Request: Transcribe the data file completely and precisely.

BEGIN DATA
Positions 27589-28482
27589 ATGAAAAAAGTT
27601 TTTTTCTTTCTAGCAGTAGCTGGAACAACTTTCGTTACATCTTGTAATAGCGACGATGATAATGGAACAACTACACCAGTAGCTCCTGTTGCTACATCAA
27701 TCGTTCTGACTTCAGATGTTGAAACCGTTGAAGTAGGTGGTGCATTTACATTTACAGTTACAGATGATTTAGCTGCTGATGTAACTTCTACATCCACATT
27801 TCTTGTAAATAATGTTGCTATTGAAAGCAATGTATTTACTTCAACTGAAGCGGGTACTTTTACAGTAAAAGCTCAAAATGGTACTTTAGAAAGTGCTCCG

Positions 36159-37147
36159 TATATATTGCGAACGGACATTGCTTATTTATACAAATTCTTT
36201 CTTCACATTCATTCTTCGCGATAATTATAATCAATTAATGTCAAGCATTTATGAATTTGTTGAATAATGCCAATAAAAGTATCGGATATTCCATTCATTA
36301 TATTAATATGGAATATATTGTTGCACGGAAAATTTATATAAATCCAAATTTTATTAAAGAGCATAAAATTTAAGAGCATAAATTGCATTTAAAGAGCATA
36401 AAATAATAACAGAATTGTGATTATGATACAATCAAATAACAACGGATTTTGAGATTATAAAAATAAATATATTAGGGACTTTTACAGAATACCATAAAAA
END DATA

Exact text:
Positions 27589-28482
27589 ATGAAAAAAGTT
27601 TTTTTCTTTCTAGCAGTAGCTGGAACAACTTTCGTTACATCTTGTAATAGCGACGATGATAATGGAACAACTACACCAGTAGCTCCTGTTGCTACATCAA
27701 TCGTTCTGACTTCAGATGTTGAAACCGTTGAAGTAGGTGGTGCATTTACATTTACAGTTACAGATGATTTAGCTGCTGATGTAACTTCTACATCCACATT
27801 TCTTGTAAATAATGTTGCTATTGAAAGCAATGTATTTACTTCAACTGAAGCGGGTACTTTTACAGTAAAAGCTCAAAATGGTACTTTAGAAAGTGCTCCG

Positions 36159-37147
36159 TATATATTGCGAACGGACATTGCTTATTTATACAAATTCTTT
36201 CTTCACATTCATTCTTCGCGATAATTATAATCAATTAATGTCAAGCATTTATGAATTTGTTGAATAATGCCAATAAAAGTATCGGATATTCCATTCATTA
36301 TATTAATATGGAATATATTGTTGCACGGAAAATTTATATAAATCCAAATTTTATTAAAGAGCATAAAATTTAAGAGCATAAATTGCATTTAAAGAGCATA
36401 AAATAATAACAGAATTGTGATTATGATACAATCAAATAACAACGGATTTTGAGATTATAAAAATAAATATATTAGGGACTTTTACAGAATACCATAAAAA